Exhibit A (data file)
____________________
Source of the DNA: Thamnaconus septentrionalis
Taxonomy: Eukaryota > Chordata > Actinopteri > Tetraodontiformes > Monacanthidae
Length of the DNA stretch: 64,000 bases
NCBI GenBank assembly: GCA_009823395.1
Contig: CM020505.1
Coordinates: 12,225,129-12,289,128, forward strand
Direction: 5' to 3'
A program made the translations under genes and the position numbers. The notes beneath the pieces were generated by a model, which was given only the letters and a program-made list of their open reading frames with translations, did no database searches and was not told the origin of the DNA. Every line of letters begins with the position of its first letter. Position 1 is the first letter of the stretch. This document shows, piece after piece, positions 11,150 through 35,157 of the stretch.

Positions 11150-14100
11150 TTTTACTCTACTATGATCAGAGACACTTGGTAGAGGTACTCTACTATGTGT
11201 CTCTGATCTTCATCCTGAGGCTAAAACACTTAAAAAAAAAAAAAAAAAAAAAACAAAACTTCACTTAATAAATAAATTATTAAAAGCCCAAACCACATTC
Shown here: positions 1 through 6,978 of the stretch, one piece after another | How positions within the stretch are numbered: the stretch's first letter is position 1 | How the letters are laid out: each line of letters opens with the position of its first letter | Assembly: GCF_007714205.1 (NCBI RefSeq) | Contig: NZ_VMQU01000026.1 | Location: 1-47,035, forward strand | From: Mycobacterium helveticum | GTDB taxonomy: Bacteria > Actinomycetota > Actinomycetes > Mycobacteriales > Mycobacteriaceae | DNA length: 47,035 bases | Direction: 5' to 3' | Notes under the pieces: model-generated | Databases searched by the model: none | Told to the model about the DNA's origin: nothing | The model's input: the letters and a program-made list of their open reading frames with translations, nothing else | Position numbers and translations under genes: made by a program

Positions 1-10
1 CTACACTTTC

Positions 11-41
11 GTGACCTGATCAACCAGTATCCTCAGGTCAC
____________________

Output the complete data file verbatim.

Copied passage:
Source of the DNA: Thamnaconus septentrionalis
Taxonomy: Eukaryota > Chordata > Actinopteri > Tetraodontiformes > Monacanthidae
Length of the DNA stretch: 64,000 bases
NCBI GenBank assembly: GCA_009823395.1
Contig: CM020505.1
Coordinates: 12,225,129-12,289,128, forward strand
Direction: 5' to 3'
A program made the translations under genes and the position numbers. The notes beneath the pieces were generated by a model, which was given only the letters and a program-made list of their open reading frames with translations, did no database searches and was not told the origin of the DNA. Every line of letters begins with the position of its first letter. Position 1 is the first letter of the stretch. This document shows, piece after piece, positions 11,150 through 35,157 of the stretch.

Positions 11150-14100
11150 TTTTACTCTACTATGATCAGAGACACTTGGTAGAGGTACTCTACTATGTGT
11201 CTCTGATCTTCATCCTGAGGCTAAAACACTTAAAAAAAAAAAAAAAAAAAAAACAAAACTTCACTTAATAAATAAATTATTAAAAGCCCAAACCACATTC
Shown here: positions 1 through 6,978 of the stretch, one piece after another | How positions within the stretch are numbered: the stretch's first letter is position 1 | How the letters are laid out: each line of letters opens with the position of its first letter | Assembly: GCF_007714205.1 (NCBI RefSeq) | Contig: NZ_VMQU01000026.1 | Location: 1-47,035, forward strand | From: Mycobacterium helveticum | GTDB taxonomy: Bacteria > Actinomycetota > Actinomycetes > Mycobacteriales > Mycobacteriaceae | DNA length: 47,035 bases | Direction: 5' to 3' | Notes under the pieces: model-generated | Databases searched by the model: none | Told to the model about the DNA's origin: nothing | The model's input: the letters and a program-made list of their open reading frames with translations, nothing else | Position numbers and translations under genes: made by a program

Positions 1-10
1 CTACACTTTC

Positions 11-41
11 GTGACCTGATCAACCAGTATCCTCAGGTCAC